May we all truly embody “a gospel for the nations,” while we proclaim to our neighbors, “Our God lives!”
“6 Ways to Welcome Refugees and Immigrants” (World Relief)
“Family Reunification (Donate)” (World Relief)
“The Slaughter: Learn, Lament & Lead Re: Family Separations” (The Witness: BCC)
“Best Charities to Donate to for Victims of Hurricane Maria” (Business Insider)
“Arise City” – a gospel and discipleship missions movement aiming to transform urban communities, culture, and families through the church, for both this world and the Kingdom.
Sign-on: Urge Our Government to Stand with Refugees Fleeing Religious Persecution (Various Faith Organizations)
Chasing Justice Podcast – podcast powered by The JUSTICE Conference to spotlight justice issues concerning the U.S. and the greater global good of humankind. (Episode 30: Immigration and Zero-Tolerance Policy with Matthew Soerens and Jason Clarke)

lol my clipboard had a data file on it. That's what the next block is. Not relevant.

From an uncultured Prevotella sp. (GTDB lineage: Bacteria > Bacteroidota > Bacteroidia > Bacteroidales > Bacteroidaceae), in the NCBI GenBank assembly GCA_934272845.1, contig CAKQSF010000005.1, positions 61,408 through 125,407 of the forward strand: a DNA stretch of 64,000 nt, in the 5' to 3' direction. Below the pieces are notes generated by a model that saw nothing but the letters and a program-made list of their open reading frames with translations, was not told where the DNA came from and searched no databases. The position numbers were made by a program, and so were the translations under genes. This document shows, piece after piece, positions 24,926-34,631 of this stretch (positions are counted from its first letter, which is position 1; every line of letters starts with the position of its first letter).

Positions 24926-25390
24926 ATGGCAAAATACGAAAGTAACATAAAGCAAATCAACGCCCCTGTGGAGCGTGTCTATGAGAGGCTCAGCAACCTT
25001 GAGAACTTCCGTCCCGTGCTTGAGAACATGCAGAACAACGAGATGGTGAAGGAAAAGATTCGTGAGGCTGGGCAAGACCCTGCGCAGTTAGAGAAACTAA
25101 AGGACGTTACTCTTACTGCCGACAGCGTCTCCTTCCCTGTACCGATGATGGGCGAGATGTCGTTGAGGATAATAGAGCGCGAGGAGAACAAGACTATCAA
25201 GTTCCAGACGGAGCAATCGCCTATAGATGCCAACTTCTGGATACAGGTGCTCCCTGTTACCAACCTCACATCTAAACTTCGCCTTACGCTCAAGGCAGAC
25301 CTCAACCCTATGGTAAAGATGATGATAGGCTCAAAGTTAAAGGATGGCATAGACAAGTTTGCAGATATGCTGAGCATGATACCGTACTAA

NPR Latino USA Podcast – the only English-language radio program of news and culture produced from a Latino perspective
Being Latino in Christ: Finding Wholeness in Your Ethnic Identity – Orlando Crespo
Welcoming the Stranger: Compassion and Truth in the Immigration Debate – Matthew Soerens & Jenny Hwang Yang
War Against All Puerto Ricans – Nelson A. Denis
The Justice Institute: Immigration & Advocacy Event hosted by @thejusticeconference on Sept. 12-13 in D.C. (Use Discount Code WR10 for $10 off) Register here: http://goo.gl/EpTwXu
Maria Lerma Ramirez, this article’s co-author, is a Colombian DACA recipient who was saved by Jesus Christ at the age of 17. She is a member of Living Faith Bible Fellowship in Tampa, Florida, where she enjoys serving in the nursery, creating meal trains, and reading Sunday Scriptures. Nowadays, Maria is fervently searching for God’s will in her life as she explores different interests, including writing, graphic design, photography, and childcare.